Coming back from an adventure in the wild to an inbox full of work and notifications spilling out of your social media can be a hard come down for many nature lovers, desperate to forget the trappings of the modern world. But for adventurer Christopher Schrader, returning to civilisation is a reminder of all he has.

“I feel a tremendous sense of gratitude for what I have,” said Schrader, 27. “The longer you’re away, the longer you feel that gratitude, but it always fades away.”

Schrader works in the tech sector, but has a side job as a leader for Found Lost, an expedition company that takes clients on extreme adventures. They head into different environments ranging from Canada to the Gobi, to Myanmar and Borneo. Treks can last for three to nine days, depending on the trip, and can take place on beaten tracks or be exploratory, following abandoned trails or ancient archaeological routes.

“I'm fairly lucky, I have a job l love [in tech],” Schrader said. “But I think it's balance. If it really was so good to be in the wild, and modern life was so bad, I could do it, I could disappear. And sometimes I romanticise about it midweek, but it's just cowardice, it's running way.”

Returning from remote regions gives Schrader a renewed sense of gratitude.

Schrader organised a walk across England at just 14 years old. He since taken up endurance sports and showed promise at ultra running and long distance cycling. In fact, he assumed that is where his life would lead before he turned to more adventurous, rather than athletic, pursuits. The turning point was when he lived with Khazak nomads in Western Mongolia after school and he realised he liked the unknown.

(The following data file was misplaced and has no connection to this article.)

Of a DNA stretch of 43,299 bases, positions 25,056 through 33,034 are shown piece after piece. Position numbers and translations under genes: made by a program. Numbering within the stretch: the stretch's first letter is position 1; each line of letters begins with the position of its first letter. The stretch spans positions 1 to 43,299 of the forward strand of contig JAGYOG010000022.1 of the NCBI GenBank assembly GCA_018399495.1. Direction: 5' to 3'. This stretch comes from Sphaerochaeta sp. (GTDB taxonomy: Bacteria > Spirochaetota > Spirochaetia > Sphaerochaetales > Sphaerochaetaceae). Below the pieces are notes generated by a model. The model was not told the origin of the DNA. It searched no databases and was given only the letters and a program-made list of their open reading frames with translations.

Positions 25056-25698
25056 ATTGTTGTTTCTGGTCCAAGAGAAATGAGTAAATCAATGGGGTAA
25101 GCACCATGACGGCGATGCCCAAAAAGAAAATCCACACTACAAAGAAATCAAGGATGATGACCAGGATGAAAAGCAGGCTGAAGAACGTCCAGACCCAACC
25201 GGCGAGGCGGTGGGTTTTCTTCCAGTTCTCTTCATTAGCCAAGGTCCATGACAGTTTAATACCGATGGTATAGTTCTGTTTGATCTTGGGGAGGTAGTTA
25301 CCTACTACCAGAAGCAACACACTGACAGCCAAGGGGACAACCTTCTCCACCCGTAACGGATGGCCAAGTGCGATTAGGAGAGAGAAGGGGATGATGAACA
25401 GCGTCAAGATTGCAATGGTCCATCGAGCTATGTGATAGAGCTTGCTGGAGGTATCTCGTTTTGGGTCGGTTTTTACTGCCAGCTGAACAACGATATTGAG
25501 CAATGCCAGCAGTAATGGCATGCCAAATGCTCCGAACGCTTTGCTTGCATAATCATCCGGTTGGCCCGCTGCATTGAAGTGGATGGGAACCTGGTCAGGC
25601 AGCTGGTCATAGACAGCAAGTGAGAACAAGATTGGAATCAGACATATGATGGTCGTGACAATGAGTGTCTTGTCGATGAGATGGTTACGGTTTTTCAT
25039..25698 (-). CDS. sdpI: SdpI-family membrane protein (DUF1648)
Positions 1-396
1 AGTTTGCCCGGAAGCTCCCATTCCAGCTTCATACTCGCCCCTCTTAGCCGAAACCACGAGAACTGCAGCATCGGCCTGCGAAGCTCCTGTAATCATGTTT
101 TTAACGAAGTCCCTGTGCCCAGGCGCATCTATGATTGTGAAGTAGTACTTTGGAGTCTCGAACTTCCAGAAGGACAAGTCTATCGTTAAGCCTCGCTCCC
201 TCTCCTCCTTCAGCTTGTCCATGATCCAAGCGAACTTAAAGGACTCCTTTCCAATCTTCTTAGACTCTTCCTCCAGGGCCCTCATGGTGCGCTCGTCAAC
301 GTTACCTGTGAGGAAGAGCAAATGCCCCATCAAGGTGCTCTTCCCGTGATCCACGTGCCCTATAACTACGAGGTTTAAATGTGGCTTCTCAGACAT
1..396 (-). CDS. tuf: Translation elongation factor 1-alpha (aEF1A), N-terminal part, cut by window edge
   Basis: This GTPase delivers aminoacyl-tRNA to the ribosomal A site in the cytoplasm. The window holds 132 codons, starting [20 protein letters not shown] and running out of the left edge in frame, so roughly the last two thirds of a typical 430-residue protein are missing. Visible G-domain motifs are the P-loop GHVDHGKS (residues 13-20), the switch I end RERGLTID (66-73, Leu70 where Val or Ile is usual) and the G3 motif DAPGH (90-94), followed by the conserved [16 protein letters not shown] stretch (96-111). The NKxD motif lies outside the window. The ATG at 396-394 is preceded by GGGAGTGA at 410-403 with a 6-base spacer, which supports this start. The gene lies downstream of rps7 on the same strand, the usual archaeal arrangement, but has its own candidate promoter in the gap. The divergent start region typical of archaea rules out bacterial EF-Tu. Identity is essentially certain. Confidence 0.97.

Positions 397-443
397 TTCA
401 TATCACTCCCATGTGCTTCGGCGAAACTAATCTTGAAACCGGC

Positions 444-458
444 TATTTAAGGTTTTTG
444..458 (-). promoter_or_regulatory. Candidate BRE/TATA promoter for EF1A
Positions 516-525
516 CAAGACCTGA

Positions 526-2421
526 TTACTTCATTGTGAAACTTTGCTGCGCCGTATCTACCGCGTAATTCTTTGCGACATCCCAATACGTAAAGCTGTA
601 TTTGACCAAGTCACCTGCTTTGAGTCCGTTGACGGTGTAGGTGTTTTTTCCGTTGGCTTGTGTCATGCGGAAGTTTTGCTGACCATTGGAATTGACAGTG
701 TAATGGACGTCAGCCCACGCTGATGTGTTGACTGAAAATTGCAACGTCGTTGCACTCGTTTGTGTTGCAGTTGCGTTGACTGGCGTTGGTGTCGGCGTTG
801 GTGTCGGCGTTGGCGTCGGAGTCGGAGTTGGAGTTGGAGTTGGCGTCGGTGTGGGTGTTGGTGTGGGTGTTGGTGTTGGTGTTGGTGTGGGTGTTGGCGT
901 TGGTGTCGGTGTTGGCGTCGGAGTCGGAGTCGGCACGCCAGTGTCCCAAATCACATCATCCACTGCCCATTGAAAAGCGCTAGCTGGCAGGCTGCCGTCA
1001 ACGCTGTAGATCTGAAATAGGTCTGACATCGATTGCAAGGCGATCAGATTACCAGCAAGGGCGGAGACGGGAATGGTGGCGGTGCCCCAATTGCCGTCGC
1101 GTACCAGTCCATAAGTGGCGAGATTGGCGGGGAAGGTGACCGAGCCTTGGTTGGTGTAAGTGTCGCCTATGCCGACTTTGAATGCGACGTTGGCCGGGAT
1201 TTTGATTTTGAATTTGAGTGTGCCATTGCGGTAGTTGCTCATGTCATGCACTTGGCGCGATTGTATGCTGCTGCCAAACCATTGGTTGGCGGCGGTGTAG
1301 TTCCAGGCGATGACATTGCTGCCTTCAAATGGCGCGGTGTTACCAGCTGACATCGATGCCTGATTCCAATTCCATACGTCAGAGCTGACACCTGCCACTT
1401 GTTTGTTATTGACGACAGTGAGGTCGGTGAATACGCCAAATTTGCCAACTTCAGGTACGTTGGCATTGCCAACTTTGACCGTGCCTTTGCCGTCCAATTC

“It's harder to justify what you’re doing with those physical feats when you're doing them. You know what your goal is, like when I cycle across Canada. I knew the distance, the speed, the goal, but when I was going it, I thought ‘why am I doing this? Could I not just stop here, 1,000 miles, that seems like a good number?’

“But when you are doing more exploratory stuff, there's a more obvious reason. If you want to reach a point, there is no other way to reach that point,” he said, adding that doing scientific research on more exploratory missions helps justify the goal. What’s more, he has more of a sense of freedom if he finds something interesting to enjoy along the way.

But nothing can be taken for granted in the wild. Schrader is humble enough to admit he relies heavily on local guides when planning routes for the Lost Found clients. But he is aware of his responsibilities as leader.

“90 per cent of the work is before the expedition. It's in the expectation setting,” he said. “I'm very strict about this being a team effort and that we're as fast as our slowest person.”

Schrader uses leadership skills to create a good group chemistry.

“A leader can do a lot in terms of shaping the team chemistry,” Schrader said.

“If you have a group with a lower physical ability but a better [social] chemistry, they get along and they are all humble, they will finish no problem. It's [often] the fittest person, with the biggest ego, who wants to pull apart, doesn't want to wait and doesn't have empathy when others are injured, that's the problem.”

When Schrader is not in some remote corner of the world or at his desk, he organises Hong Kong’s only 24-hour race. Teams of school students run around The Peak in relay, seeing which team can cover the most distance in a day. He first organised it in 2010, but never expected it to still be going nine years later and now in nine cities across the world.

Schrader’s eyes were opened to the world of adventure when living with nomads in Mongolia.

Schrader started the event to raise money and awareness of the plight of child slaves. Each year, the previous year’s participants take over running the event after graduating. They get help from a team of regulars, but the students do the grunt work.

“Immensely proud but at the same time, reluctant to take credit,” Schrader said. The 24-hour race usually takes place in December, but has been postponed amid ongoing civil unrest.

No matter how much love Schrader has for his life in the modern world, it is unlikely he’ll ever stop heading off on expeditions.

“Uncharted expeditions, there is the mystery,” he said. “When someone tells you you shouldn't open the box, what are you going to do? You’ll open the box. It's the same thing, it's curiosity and I think every human has it.”